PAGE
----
The Kelsey letterpress represents a last modern vestige of early printing technology. Based on Gutenberg’s movable type invention of the fifteenth century, the letterpress uses individually cast, reusable letters set together letter-by-letter, word-by-word to form blocks of text that are pressed onto wet paper. With great patience and skill, the letterpress page can become a work of beauty—combining the visual and literary arts.
As hobbyists, my parents purchased a Kelsey Excelsior 5×8 tabletop letterpress during the late 1950s. Together they created personalized stationery, greeting cards, and even my birth announcement. These handmade ephemera represented the state-of-the-art in personal desktop publishing during the mid-twentieth century.
I developed my appreciation for the letterpress and book arts during my freshman year at Colorado College. I spent many hours hand setting type for poetry broadsides and limited edition books under the guidance of Jim Trissel, founder and proprietor of the Press at Colorado College from 1977 until his death in 1999.
Today, as a marketing manager for a hi-tech company, I am consumed with internet communications: search optimization, web analytics, and the obsession for “sticky” web content—topics seemingly far afield from the aesthetics and tactile beauty of the letterpress. Yet Jim’s mentoring taught me that the art of the letterpress is not something to be rushed. It is carefully planned and executed in a deliberate and precise manner. Fine letterpress work is as much science as it is art. Jim instilled in me a sensibility for good typography and an understanding of a well-balanced page—skills that I invoke daily as a professional designer.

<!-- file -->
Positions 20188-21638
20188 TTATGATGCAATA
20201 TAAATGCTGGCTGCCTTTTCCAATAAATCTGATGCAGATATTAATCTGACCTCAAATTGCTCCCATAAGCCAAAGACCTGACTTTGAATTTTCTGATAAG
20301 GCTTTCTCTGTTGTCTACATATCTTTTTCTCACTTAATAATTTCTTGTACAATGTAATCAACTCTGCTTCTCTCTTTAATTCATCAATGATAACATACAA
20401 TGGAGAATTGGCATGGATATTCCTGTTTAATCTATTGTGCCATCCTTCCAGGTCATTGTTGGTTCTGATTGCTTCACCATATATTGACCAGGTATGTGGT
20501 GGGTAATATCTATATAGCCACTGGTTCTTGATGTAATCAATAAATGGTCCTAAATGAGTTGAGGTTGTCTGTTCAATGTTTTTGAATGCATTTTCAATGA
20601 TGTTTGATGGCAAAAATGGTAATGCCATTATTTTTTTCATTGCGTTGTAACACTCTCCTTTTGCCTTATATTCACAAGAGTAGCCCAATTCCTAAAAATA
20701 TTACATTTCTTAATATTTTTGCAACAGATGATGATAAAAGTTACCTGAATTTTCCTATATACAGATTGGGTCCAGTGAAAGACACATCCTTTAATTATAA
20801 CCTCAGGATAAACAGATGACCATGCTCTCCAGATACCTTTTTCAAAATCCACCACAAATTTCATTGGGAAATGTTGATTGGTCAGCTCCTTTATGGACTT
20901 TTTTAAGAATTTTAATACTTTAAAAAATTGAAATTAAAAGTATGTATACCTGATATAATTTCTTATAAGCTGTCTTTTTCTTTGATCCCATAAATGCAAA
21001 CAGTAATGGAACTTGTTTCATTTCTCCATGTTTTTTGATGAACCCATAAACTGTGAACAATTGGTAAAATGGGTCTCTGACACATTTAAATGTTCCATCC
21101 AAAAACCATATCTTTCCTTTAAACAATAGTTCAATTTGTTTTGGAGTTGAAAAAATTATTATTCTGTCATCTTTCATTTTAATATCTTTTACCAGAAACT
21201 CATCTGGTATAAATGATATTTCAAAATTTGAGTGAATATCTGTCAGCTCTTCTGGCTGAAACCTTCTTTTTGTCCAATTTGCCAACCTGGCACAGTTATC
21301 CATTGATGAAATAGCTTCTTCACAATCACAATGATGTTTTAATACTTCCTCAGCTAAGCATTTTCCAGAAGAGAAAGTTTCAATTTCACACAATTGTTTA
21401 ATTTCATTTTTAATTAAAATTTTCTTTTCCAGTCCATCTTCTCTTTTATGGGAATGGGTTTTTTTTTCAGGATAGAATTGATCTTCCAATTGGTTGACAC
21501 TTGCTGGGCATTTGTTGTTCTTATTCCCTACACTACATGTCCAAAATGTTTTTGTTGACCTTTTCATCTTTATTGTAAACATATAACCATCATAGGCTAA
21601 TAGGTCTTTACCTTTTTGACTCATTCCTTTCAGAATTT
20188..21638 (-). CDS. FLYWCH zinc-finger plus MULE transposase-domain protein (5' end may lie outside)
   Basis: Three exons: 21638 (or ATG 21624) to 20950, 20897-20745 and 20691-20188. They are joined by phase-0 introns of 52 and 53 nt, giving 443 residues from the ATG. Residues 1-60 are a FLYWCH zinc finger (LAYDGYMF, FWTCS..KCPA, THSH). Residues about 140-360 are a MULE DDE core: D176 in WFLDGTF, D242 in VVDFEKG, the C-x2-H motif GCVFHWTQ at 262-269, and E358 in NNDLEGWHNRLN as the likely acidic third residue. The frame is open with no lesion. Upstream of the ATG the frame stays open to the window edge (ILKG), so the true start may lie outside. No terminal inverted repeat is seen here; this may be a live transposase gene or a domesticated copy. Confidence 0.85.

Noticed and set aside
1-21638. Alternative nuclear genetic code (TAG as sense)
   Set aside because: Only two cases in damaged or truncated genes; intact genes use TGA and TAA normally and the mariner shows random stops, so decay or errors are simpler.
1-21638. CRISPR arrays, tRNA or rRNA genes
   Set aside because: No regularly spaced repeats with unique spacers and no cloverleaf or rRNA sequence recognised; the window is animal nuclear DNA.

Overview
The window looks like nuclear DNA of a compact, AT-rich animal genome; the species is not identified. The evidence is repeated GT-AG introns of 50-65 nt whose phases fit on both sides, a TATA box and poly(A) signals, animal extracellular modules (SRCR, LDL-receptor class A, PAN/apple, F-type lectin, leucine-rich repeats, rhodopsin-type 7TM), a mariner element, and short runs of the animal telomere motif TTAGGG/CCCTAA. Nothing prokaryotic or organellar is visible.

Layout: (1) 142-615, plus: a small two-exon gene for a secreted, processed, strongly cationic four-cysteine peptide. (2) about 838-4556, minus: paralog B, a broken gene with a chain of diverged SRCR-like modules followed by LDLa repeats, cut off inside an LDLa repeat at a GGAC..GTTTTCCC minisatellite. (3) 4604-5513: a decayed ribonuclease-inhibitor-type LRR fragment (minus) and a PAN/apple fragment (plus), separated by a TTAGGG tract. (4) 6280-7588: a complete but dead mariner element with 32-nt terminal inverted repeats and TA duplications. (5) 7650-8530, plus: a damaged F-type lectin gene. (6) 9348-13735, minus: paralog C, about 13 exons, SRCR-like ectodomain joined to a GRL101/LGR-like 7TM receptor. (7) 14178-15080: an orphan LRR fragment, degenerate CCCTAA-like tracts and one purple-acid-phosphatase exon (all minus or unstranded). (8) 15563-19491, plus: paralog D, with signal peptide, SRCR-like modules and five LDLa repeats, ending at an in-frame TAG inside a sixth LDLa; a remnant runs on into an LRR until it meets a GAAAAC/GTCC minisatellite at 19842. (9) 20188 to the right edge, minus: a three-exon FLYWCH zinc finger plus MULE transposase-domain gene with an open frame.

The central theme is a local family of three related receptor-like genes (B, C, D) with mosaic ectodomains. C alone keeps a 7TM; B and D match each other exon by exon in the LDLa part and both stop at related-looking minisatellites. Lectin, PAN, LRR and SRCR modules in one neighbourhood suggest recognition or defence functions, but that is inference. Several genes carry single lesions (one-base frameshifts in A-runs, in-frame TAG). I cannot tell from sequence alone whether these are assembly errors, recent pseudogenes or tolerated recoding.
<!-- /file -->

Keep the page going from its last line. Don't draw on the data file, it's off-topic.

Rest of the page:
While the pervasiveness of electronic communication calls into question the future of the printed word, I am certain the letterpress arts will endure for they educate and inspire. They are art forms born of a guild tradition that brought forth matchless beauty from press beds beaded in sweat and perfumed by mineral spirits.5 Comments